It’s Tuesday again. Surely a super Tuesday because this year, all Tuesdays have been super. To honor the day, I’m rerunning my favorite yet still relevant political post by Mr. Thomas Curley, News Guy Supreme and Chief Editorial Satirist at Serendipity.
Ellin and I were on a brief ski trip last April and were away for a couple of weeks ago in Vermont. We learned three things.
- We are still not too old to ski.
- Gravity is a harsh mistress.
- It’s getting harder and harder to figure out what’s real and what’s not.
Let me explain.
We were on our trip on a Tuesday. One of the Super Tuesdays. I forget which one because they’re all Super now. We’re both fascinated by this incredibly bizarre presidential campaign, so of course we were watching …
House of Cards on Netflix. We love that show.
In between binge watching episode after episode, we’d check in on the (real) election coverage. And that’s when I noticed that on House of Cards, the characters are constantly on CNN with Wolf Blitzer, on MSNBC’s Morning Joe, CBS This Morning, and so on. All this stuff is shot on the actual news sets with real people playing themselves — while reporting on a fictional presidential campaign.
I’m not going to reveal any spoilers, but this season’s episodes were filmed way before the actual election began. Despite this, the show (House of Cards) contains a lot of surprisingly prescient plot lines.
We sat there watching CNN, MSNBC, CBS and all the other news shows interview and talk with Frank Underwood as he brilliantly manipulates the government and the world to get whatever he wants.
Then we’d change the channel to watch CNN, MSNBC, CBS and all the other news shows talk — with Donald Trump — where they were debating whether or not Trump has a large penis.
Then, a bunch of pundits complained this (real) campaign is nothing more than a bad reality show. They are correct. The Republicans are currently trying to throw their leading candidate off the island, but inextricably, he keeps winning the immunity idol.
The other questions everyone keeps asking is “How did a reality show star end up running for President?”
Good question. But I know the answer.
It’s all Dan Quayle’s fault.
You remember Dan Quayle, the guy who was George Bush Senior’s Vice President, don’t you? Dan had a reputation for not being the sharpest pencil in the box.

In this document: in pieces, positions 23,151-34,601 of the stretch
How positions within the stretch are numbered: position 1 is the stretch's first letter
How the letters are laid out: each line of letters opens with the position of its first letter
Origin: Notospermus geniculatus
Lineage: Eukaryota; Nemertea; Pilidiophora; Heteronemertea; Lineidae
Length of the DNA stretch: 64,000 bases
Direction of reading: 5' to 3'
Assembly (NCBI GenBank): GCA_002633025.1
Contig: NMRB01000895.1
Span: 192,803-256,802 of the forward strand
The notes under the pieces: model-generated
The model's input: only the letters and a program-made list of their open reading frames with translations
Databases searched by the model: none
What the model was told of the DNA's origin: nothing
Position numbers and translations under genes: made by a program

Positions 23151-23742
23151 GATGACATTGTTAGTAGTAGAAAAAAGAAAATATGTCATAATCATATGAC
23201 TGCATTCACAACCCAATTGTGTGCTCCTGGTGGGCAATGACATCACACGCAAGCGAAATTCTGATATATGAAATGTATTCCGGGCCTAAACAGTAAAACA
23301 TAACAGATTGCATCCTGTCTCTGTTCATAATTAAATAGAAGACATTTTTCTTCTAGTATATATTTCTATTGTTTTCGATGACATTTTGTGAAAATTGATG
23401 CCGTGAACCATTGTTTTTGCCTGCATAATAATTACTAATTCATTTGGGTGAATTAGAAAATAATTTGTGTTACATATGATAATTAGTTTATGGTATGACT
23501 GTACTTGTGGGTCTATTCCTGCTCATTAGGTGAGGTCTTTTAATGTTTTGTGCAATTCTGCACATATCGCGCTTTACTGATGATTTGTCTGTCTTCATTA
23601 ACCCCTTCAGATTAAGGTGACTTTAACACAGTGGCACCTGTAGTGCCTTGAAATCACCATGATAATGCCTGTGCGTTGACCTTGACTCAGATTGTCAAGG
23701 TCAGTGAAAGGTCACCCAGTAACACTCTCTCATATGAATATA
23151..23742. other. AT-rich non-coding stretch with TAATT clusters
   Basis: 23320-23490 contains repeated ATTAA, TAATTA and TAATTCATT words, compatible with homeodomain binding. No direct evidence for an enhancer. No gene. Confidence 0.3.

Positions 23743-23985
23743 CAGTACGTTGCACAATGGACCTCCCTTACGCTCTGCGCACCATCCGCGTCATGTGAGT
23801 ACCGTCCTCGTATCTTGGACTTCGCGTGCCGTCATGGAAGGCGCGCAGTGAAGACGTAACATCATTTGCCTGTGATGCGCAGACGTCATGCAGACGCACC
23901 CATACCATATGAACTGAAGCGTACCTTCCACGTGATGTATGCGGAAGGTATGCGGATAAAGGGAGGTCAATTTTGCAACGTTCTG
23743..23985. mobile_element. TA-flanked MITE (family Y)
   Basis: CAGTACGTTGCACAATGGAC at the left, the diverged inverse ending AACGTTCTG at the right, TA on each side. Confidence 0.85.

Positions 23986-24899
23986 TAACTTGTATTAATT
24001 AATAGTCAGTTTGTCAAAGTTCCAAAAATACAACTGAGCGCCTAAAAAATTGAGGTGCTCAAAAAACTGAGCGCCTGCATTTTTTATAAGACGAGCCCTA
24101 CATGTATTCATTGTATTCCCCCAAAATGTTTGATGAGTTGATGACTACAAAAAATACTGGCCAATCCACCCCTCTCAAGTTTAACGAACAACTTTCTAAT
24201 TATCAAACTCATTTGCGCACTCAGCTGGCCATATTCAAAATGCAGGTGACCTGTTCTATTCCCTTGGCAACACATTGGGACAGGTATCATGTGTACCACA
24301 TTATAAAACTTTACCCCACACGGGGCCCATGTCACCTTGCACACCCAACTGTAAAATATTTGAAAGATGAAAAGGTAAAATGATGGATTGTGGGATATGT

He was famous for misspelling potato as “potatoe” at a campaign stop at an elementary school in 1992.
Most people have forgotten the other important thing he did.
He started a fight with Murphy Brown.
Murphy Brown was the fictional TV journalist and anchor. Played by Candice Bergen, she headed the cast in a 90’s sitcom about a fictional news show called FYI.
In one of the late seasons, she got pregnant and was going to be a single mother. Quayle gave a campaign speech (real) calling her out as being against “Family Values” because she didn’t have a husband. Murphy Brown was “mocking the importance of fathers” (an actual quote from Quayle’s speech).
Here’s where it got brilliant. The producers and writers of the show didn’t put out a statement denouncing his speech. They had Murphy Brown go after Quayle on the television show. It made front page headlines (real) all across the country.
So, now you had Dan Quayle fighting with — and being mocked by — a fictional character on a fictional show. And he fought back. In real life.
Pretty much nobody said “Has anyone noticed the Vice President of the United States is fighting with A FICTIONAL TV CHARACTER ????”
No one appeared to notice. Or care.
That’s was the beginning of the end, when American politics started down the rabbit hole. What began as a real-life politician appearing on a fictional TV news show, morphed into fictional politicians on real TV news shows. And real news shows showing up on fictional TV shows.
And a bad reality host running for President of the United States.
In the real world.
At least I think it’s the real world. I’m not sure anymore. I used to have to take drugs to get this confused. Personally I’d rather watch House of Cards. It makes more sense.
To paraphrase a quote from one of my favorite movies, Galaxy Quest, our current reality is a poorly written episode. And it’s not over, not nearly.